From the get-go, YEHA maintained good communication and was quick to answer any questions I had. On the day of our scheduled tour, JiHoon, our guide and driver for the day promptly picked us up at our hotel and recommended a doable itinerary based on our preferences. We would cover the east side of the island.
We really lucked out getting JiHoon as our driver, as he was not only extremely professional and knowledgeable about the island, but was fun and had a really interesting background so he was really easy to get along with. After informing us about some rather interesting tidbits about Jeju (such as the haenyeo women divers, local shaman beliefs and the fact that Jeju gets more visitors than even Hawaii) we made our first stop at Seongeup Folk Village.
Located at the foot of Mt. Halla on Jeju Island, Seongeup Folk Village is a small town that holds a vast amount of culture. Cultural properties in the folk village have been handed down from generation to generation and include treasures such as residential houses (which are still lived in), Confucian shrines and schools and the stone grandfather statues (harubang), which have become icons of the island.
We got to talk one-on-one with one of the local residents who was as hilarious as he was informative. He introduced us to Dolse, a resident local pig who lives in the “outhouse,” which was once common back in the day.
Passing along vibrant rapeseed fields, we soon came upon Seongsan Ilchulbong Peak, a mountainous structure that rose from under the sea in a volcanic eruption over 100,000 years ago.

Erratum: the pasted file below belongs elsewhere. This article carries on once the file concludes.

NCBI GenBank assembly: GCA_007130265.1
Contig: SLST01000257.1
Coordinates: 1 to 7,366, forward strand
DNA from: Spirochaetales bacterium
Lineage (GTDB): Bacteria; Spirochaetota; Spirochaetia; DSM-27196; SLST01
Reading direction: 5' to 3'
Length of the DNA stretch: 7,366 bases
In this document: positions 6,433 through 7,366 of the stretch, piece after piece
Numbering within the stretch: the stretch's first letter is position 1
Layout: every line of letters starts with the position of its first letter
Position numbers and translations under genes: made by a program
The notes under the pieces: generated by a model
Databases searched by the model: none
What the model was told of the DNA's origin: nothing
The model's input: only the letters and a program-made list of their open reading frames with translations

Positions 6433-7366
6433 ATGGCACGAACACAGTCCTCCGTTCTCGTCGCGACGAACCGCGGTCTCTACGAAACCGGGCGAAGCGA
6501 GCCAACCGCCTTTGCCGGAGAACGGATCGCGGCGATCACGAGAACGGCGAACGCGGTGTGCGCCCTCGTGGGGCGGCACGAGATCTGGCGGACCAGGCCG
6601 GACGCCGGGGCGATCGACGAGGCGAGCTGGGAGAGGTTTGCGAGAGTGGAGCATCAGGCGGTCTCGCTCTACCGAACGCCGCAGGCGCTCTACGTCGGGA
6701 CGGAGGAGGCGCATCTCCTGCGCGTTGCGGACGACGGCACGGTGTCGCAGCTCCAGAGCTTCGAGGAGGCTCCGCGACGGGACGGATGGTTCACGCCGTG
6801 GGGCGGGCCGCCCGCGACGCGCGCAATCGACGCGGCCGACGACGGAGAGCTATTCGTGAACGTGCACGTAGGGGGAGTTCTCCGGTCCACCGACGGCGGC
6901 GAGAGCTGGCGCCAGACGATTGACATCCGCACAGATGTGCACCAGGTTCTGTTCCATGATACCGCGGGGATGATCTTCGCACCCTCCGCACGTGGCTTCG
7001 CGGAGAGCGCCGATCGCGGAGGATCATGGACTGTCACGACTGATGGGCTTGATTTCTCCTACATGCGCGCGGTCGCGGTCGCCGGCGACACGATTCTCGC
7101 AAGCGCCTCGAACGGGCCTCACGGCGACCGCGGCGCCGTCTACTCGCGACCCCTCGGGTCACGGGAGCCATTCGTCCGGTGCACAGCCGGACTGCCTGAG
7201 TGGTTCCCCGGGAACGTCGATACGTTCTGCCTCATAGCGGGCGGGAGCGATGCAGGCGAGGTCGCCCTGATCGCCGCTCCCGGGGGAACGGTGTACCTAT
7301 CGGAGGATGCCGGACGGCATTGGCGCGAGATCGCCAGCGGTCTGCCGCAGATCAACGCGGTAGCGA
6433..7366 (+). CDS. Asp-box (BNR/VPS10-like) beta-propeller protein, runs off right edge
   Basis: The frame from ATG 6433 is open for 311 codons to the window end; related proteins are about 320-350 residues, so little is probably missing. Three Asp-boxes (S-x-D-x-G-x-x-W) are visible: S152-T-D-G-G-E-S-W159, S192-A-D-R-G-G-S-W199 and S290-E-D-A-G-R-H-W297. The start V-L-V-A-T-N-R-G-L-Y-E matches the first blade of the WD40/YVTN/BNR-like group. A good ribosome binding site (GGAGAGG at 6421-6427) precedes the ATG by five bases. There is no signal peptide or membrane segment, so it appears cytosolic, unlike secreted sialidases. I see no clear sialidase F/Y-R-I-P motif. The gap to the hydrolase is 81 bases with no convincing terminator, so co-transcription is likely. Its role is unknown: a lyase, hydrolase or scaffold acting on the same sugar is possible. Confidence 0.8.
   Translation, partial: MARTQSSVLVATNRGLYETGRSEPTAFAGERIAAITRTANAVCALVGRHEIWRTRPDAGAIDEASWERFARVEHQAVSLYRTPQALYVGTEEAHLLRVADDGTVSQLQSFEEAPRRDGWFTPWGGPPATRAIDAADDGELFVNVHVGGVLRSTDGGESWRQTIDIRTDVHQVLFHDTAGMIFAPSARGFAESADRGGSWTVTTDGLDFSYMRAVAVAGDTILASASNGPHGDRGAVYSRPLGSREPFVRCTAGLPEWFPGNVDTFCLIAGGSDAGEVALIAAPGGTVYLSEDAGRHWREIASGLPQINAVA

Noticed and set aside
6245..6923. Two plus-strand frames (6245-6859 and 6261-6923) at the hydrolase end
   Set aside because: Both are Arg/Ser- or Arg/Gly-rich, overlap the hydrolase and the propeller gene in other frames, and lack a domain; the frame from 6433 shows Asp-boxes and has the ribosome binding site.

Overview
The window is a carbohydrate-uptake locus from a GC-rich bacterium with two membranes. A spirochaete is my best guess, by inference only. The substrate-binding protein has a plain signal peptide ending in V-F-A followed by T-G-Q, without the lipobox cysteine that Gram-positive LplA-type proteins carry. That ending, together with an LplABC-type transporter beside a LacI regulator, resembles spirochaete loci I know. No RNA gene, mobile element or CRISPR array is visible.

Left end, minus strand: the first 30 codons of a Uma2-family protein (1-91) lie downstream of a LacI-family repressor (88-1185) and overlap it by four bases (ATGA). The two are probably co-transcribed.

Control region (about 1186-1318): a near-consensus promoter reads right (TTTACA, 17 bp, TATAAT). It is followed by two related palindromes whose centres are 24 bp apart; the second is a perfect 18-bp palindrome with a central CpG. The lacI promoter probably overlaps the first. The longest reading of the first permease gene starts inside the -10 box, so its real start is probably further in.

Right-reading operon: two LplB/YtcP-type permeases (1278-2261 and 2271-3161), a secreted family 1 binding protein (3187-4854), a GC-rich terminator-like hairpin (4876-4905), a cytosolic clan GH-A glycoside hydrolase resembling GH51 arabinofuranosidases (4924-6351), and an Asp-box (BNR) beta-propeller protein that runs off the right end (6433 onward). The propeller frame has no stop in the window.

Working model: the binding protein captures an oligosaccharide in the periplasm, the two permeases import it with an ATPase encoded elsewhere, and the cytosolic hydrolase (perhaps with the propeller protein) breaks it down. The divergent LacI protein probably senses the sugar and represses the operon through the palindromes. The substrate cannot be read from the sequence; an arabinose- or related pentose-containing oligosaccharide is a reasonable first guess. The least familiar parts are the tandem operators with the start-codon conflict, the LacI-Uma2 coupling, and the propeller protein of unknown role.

While the southeast and north sides are cliffs, the northwest side is a verdant grassy hill that is connected to the Seongsan Village. The ridge provides an ideal spot for walks and for horse riding and was even named one of the seven wonders of nature.
For lunch, JiHoon went out of his way to find us a good sashimi restaurant at our request, going as far to call his friends for the best recommendations. We ended up at Paekrog Raw Fish House (백록회관), an incredible eatery with stunning views of the sea.
JiHoon recommended the sashimi set, which ended up being more of a feast, and included all the local specialities, from abalone rice to raw shellfish to a boat (literally) of thinly sliced whitefish. The meal concluded with a finale of a mild seafood stew, which put us in a slight food coma.
Fortunately, the next part of our tour consisted of a pleasant drive along Jondalri Road—a scenic route that snakes along Jeju’s Northwest coast and offers gorgeous views of the emerald water, towering wind turbines and white beaches.
We stopped at Woljeongri Beach (월정리 해수욕장), a small but pristine stretch of beach. It’s apparently one of the less frequented of the island’s beaches, but has recently grown in popularity among Korea’s twenty-somethings for its quaint cafes that each offer nice views of the coast. The area, JiHoon told us, was a personal favorite of he and his girlfriend’s. We opted to avoid the crowds of couples taking engagement photos and popped into a convenience store for a beer instead.
It took about an hour to make it back to our hotel but the ride was a comfortable one. JiHoon was eager to share a few more restaurant recommendations at our request.
Thanks to JiHoon and YEHA Tour, we were able to see, eat our way through, and experience Jeju Island in a way we wouldn’t have otherwise been able to.
Particularly for those with a limited amount of time, or for visitors who would prefer to have local insight on an otherwise touristy destination, YEHA Tour is the way to go.
More Information: YEHA Tour
Disclaimer: Though this post was partially sponsored by YEHA Tour, the opinions are, of course, my own.
Words and photos by Mimsie Ladner of Seoul Searching. Content may not be reproduced unless authorized.